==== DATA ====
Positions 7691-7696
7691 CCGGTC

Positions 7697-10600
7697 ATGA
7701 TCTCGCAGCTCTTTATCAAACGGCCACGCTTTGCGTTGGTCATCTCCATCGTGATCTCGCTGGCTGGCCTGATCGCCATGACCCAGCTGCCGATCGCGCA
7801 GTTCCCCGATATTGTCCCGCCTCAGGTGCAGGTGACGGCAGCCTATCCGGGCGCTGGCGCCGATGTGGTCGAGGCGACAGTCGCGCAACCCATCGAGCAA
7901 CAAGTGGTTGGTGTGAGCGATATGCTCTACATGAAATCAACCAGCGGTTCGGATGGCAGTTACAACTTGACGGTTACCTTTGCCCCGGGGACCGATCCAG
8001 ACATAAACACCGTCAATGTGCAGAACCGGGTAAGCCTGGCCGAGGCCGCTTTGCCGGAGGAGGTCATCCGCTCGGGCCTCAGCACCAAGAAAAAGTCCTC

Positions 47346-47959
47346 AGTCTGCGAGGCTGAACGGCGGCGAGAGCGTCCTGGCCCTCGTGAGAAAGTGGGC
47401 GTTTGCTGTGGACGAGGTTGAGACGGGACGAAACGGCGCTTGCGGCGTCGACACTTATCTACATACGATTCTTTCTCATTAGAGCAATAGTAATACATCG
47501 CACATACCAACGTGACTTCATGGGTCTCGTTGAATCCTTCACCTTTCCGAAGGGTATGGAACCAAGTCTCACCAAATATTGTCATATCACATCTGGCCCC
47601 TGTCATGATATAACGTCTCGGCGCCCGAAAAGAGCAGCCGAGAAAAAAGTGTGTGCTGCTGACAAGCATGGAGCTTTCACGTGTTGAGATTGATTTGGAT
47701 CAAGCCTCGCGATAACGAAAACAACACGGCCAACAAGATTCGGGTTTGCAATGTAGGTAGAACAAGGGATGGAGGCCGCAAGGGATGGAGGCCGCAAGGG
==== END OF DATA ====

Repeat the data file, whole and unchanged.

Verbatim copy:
Positions 7691-7696
7691 CCGGTC

Positions 7697-10600
7697 ATGA
7701 TCTCGCAGCTCTTTATCAAACGGCCACGCTTTGCGTTGGTCATCTCCATCGTGATCTCGCTGGCTGGCCTGATCGCCATGACCCAGCTGCCGATCGCGCA
7801 GTTCCCCGATATTGTCCCGCCTCAGGTGCAGGTGACGGCAGCCTATCCGGGCGCTGGCGCCGATGTGGTCGAGGCGACAGTCGCGCAACCCATCGAGCAA
7901 CAAGTGGTTGGTGTGAGCGATATGCTCTACATGAAATCAACCAGCGGTTCGGATGGCAGTTACAACTTGACGGTTACCTTTGCCCCGGGGACCGATCCAG
8001 ACATAAACACCGTCAATGTGCAGAACCGGGTAAGCCTGGCCGAGGCCGCTTTGCCGGAGGAGGTCATCCGCTCGGGCCTCAGCACCAAGAAAAAGTCCTC

Positions 47346-47959
47346 AGTCTGCGAGGCTGAACGGCGGCGAGAGCGTCCTGGCCCTCGTGAGAAAGTGGGC
47401 GTTTGCTGTGGACGAGGTTGAGACGGGACGAAACGGCGCTTGCGGCGTCGACACTTATCTACATACGATTCTTTCTCATTAGAGCAATAGTAATACATCG
47501 CACATACCAACGTGACTTCATGGGTCTCGTTGAATCCTTCACCTTTCCGAAGGGTATGGAACCAAGTCTCACCAAATATTGTCATATCACATCTGGCCCC
47601 TGTCATGATATAACGTCTCGGCGCCCGAAAAGAGCAGCCGAGAAAAAAGTGTGTGCTGCTGACAAGCATGGAGCTTTCACGTGTTGAGATTGATTTGGAT
47701 CAAGCCTCGCGATAACGAAAACAACACGGCCAACAAGATTCGGGTTTGCAATGTAGGTAGAACAAGGGATGGAGGCCGCAAGGGATGGAGGCCGCAAGGG